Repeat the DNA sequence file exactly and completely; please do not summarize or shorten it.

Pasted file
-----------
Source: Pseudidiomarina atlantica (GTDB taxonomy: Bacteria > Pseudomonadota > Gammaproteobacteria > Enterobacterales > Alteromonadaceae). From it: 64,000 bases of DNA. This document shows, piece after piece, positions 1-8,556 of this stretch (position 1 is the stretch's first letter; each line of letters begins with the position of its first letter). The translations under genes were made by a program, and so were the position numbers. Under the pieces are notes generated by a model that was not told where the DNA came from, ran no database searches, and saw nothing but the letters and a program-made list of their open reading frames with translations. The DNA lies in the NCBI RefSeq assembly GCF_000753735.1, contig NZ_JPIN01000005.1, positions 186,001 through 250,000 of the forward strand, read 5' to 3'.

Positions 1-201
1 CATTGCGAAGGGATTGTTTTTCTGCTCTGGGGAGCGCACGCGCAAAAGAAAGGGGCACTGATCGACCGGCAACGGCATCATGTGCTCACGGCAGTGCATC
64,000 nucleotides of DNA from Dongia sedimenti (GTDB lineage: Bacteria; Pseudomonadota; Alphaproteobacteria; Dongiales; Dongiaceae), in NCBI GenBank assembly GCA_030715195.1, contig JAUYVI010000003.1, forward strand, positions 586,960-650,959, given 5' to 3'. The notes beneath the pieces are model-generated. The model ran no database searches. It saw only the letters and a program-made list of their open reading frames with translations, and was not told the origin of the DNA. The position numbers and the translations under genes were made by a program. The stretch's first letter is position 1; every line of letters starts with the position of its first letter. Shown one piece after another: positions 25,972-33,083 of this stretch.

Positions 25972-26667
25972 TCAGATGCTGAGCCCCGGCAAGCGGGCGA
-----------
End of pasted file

Source: Pseudidiomarina atlantica (GTDB taxonomy: Bacteria > Pseudomonadota > Gammaproteobacteria > Enterobacterales > Alteromonadaceae). From it: 64,000 bases of DNA. This document shows, piece after piece, positions 1-8,556 of this stretch (position 1 is the stretch's first letter; each line of letters begins with the position of its first letter). The translations under genes were made by a program, and so were the position numbers. Under the pieces are notes generated by a model that was not told where the DNA came from, ran no database searches, and saw nothing but the letters and a program-made list of their open reading frames with translations. The DNA lies in the NCBI RefSeq assembly GCF_000753735.1, contig NZ_JPIN01000005.1, positions 186,001 through 250,000 of the forward strand, read 5' to 3'.

Positions 1-201
1 CATTGCGAAGGGATTGTTTTTCTGCTCTGGGGAGCGCACGCGCAAAAGAAAGGGGCACTGATCGACCGGCAACGGCATCATGTGCTCACGGCAGTGCATC
64,000 nucleotides of DNA from Dongia sedimenti (GTDB lineage: Bacteria; Pseudomonadota; Alphaproteobacteria; Dongiales; Dongiaceae), in NCBI GenBank assembly GCA_030715195.1, contig JAUYVI010000003.1, forward strand, positions 586,960-650,959, given 5' to 3'. The notes beneath the pieces are model-generated. The model ran no database searches. It saw only the letters and a program-made list of their open reading frames with translations, and was not told the origin of the DNA. The position numbers and the translations under genes were made by a program. The stretch's first letter is position 1; every line of letters starts with the position of its first letter. Shown one piece after another: positions 25,972-33,083 of this stretch.

Positions 25972-26667
25972 TCAGATGCTGAGCCCCGGCAAGCGGGCGA